TRENTHAM v. ISAACS

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Court of Civil Appeals of Oklahoma,Division No. 1.

Ronald TRENTHAM, Plaintiff/Appellant, v. Norman ISAACS, Alex Mink, and Dean Thomas, Defendants/Appellees, Stilwell Area Development Authority, Intervenor/Appellee.

No. 111754.

Decided: December 19, 2013

Barry K. Roberts, Norman, Oklahoma, for Plaintiff/Appellant. Ronald D. Cates, Tulsa, Oklahoma, for Defendant/Appellee Alex Mink and Intervenor/Appellee, and Lloyd E. Cole, Stilwell, Oklahoma, for Intervenor/Appellee.

¶ 1 Plaintiff/Appellant Ronald Trentham (Mayor) challenged actions taken by three members of the Stilwell City Council, Defendants/Appellees Norman Isaacs, Alex Mink, and Dean Thomas (collectively, “Council Members”) and sought judgment declaring the parties' rights under a city charter. Stilwell is a home rule charter city governed by a mayor and a five-member city council; the dispute here is between Mayor and a majority of the council over their respective powers. The record shows no dispute of material fact. The issues of law presented are who may appoint the city attorney and members of the utility board, and whether the mayor may veto ordinances passed by the council. The Stilwell city council violated an ordinance which authorized Mayor to appoint the city attorney, but the city council later repealed that ordinance, which resulted in the council having authority to name the city attorney. Mayor purported to veto the repealing ordinance, but the city charter includes a list of the mayor's powers, which list does not include veto authority, and the charter prevails over a statute affording a veto power to mayors of non-charter cities. Following the repeal, appointing a city attorney was the task of the council. The council also violated the charter in purporting to appoint a member to the utility board. Stilwell's charter provides for the mayor, with the council's approval, to appoint members to the utility board and where there is a vacancy, the charter provides for the remaining utility board members to recommend a new member with approval of the council. On de novo review of the questions of law presented, we affirm summary judgment.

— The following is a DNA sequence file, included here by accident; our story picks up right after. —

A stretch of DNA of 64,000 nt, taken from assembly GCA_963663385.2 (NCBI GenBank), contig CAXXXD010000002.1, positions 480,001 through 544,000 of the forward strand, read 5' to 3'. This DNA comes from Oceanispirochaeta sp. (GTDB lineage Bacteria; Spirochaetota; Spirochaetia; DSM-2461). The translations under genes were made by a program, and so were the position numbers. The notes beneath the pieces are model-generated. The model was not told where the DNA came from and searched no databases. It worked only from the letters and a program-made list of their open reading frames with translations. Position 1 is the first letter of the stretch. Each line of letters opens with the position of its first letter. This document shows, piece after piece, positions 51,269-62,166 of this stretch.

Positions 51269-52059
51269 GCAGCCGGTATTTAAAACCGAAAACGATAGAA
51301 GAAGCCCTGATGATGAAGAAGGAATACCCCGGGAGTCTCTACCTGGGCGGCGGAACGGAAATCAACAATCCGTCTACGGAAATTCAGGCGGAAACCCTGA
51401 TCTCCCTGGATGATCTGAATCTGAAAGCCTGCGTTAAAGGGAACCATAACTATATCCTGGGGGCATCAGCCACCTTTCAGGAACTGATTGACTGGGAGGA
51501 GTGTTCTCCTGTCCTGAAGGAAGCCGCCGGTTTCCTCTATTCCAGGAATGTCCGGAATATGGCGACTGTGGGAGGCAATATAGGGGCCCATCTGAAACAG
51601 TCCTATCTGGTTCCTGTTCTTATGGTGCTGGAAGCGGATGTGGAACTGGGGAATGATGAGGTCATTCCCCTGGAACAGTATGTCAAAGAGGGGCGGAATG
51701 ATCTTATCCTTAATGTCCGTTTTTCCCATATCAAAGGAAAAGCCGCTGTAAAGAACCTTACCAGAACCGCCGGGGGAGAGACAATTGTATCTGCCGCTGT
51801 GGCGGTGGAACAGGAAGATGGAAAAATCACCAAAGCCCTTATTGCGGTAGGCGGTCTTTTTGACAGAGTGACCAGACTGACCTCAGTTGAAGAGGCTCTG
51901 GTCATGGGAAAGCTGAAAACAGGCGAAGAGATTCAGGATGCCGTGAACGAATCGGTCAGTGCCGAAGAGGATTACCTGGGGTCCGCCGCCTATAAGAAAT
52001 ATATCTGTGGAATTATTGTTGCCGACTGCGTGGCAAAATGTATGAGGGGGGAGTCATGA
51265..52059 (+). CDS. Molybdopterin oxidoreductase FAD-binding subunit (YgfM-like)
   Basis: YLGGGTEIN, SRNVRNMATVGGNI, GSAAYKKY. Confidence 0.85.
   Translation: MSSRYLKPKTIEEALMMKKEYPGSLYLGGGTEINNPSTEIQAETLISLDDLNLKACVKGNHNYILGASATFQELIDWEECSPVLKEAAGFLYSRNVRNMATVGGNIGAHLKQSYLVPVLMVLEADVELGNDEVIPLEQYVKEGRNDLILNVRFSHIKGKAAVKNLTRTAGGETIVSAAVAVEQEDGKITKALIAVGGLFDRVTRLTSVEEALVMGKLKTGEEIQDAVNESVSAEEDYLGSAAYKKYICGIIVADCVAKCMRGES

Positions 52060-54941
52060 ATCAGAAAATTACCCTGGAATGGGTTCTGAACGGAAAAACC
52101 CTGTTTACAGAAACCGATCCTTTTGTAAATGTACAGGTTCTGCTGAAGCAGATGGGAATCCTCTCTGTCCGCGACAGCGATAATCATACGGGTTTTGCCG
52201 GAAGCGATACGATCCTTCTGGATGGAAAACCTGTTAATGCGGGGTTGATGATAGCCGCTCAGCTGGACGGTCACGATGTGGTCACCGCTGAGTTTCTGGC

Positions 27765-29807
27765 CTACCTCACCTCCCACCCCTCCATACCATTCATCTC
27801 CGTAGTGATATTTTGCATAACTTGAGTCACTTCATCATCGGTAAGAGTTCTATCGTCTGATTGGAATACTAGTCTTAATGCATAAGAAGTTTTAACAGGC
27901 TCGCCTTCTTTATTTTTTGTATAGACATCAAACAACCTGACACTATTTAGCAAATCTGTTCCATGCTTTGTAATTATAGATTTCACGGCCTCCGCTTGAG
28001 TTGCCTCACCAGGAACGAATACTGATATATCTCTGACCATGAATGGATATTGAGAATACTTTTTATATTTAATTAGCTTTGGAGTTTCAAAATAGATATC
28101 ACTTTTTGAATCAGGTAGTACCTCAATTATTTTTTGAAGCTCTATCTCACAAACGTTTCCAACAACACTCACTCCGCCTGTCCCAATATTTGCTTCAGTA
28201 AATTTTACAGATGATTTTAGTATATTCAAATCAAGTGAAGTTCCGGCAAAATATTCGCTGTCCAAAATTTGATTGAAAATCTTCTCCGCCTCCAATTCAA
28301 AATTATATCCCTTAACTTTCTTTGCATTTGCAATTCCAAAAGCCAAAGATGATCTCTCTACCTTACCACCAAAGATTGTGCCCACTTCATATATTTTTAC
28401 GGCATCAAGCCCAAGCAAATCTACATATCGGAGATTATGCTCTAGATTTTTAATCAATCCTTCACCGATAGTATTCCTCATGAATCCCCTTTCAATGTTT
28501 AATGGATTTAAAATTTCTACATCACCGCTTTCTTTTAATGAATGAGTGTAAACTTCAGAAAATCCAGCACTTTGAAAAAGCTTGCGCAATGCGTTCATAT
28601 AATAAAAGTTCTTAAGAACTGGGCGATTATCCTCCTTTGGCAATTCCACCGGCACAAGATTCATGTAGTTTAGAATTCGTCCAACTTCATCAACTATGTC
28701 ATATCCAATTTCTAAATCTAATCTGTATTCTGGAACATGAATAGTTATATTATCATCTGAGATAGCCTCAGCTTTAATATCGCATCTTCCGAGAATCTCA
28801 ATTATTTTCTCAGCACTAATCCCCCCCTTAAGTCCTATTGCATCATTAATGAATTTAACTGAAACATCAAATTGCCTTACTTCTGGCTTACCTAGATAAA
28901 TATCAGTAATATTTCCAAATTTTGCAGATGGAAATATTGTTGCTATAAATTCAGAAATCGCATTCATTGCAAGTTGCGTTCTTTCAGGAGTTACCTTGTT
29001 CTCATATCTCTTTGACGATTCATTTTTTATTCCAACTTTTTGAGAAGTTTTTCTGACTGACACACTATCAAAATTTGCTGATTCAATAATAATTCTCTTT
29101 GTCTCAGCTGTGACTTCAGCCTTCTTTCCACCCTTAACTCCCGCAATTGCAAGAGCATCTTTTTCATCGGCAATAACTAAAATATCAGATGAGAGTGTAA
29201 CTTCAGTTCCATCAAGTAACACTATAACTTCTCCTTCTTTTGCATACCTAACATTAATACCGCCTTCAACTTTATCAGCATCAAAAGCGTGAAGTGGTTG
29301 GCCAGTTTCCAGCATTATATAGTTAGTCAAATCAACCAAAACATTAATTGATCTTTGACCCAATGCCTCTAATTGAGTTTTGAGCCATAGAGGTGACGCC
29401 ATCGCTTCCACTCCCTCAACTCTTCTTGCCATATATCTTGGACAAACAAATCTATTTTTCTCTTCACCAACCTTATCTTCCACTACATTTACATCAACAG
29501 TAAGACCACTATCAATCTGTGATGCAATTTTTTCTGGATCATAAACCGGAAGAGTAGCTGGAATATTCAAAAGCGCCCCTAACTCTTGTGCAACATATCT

¶ 2 In Mayor's August 8, 2011 Petition, he alleged Council Members violated the city charter, Ordinance 183, and state law by making or attempting to make appointments that were reserved to Mayor. Mayor sought an injunction prohibiting Council Members from violating the charter and state law, as well as an order vacating or invalidating the appointments made by Council Members.

¶ 3 Council Members responded that a different section of the charter gave them the authority to select officers and employees of the City. They contended that under Oklahoma law, a city charter trumps ordinances which are inconsistent with the charter and that therefore the ordinance cited by Mayor was not controlling.